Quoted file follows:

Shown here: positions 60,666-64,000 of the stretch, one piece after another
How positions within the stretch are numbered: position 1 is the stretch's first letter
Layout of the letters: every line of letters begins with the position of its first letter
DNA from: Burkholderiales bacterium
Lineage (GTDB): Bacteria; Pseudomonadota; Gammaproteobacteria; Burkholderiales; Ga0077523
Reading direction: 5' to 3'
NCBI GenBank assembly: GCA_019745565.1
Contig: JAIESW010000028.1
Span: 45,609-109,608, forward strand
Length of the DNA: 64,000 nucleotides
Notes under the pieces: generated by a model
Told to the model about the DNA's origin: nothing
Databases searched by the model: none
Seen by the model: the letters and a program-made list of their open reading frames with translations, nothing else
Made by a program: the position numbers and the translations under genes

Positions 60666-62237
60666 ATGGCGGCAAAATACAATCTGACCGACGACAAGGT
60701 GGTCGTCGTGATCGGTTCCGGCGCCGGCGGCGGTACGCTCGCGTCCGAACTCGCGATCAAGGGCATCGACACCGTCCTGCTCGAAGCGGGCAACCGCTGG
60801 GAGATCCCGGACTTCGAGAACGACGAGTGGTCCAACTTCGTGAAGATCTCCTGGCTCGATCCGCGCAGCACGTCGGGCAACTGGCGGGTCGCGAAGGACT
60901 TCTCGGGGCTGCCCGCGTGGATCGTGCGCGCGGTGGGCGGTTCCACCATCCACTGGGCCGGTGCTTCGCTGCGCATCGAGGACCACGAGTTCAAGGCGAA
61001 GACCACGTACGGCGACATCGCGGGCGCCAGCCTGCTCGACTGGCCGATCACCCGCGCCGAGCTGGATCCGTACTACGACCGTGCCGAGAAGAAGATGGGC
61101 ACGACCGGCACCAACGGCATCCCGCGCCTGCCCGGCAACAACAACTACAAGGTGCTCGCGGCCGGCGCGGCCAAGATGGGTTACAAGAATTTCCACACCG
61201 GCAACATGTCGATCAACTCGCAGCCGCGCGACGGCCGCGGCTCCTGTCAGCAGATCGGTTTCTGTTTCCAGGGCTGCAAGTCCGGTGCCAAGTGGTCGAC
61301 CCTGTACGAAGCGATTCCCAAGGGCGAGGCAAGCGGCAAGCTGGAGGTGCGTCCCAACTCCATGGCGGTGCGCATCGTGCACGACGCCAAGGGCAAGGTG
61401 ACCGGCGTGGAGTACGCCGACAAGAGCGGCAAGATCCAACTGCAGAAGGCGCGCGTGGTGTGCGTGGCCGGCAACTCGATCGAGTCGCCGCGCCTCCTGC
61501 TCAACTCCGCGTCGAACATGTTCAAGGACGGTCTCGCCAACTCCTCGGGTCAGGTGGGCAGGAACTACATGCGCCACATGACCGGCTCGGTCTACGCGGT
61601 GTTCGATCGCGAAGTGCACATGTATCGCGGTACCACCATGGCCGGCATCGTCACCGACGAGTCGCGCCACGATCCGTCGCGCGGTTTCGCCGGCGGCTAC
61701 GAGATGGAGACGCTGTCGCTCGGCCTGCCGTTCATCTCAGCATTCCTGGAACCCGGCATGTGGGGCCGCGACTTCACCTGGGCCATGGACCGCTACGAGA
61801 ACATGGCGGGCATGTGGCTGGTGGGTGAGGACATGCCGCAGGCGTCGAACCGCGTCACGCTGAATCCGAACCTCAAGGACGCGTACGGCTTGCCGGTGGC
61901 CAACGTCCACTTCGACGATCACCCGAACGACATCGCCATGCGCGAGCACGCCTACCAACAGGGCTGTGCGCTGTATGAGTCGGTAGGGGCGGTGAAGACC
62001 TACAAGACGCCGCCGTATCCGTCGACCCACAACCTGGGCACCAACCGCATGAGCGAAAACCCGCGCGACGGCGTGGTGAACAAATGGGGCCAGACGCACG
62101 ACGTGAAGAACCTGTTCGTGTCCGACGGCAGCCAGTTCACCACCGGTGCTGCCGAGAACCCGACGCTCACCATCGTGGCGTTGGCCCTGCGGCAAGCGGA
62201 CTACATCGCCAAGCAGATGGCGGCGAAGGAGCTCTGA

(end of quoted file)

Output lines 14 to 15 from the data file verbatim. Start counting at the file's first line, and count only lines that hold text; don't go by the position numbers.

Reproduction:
Seen by the model: the letters and a program-made list of their open reading frames with translations, nothing else
Made by a program: the position numbers and the translations under genes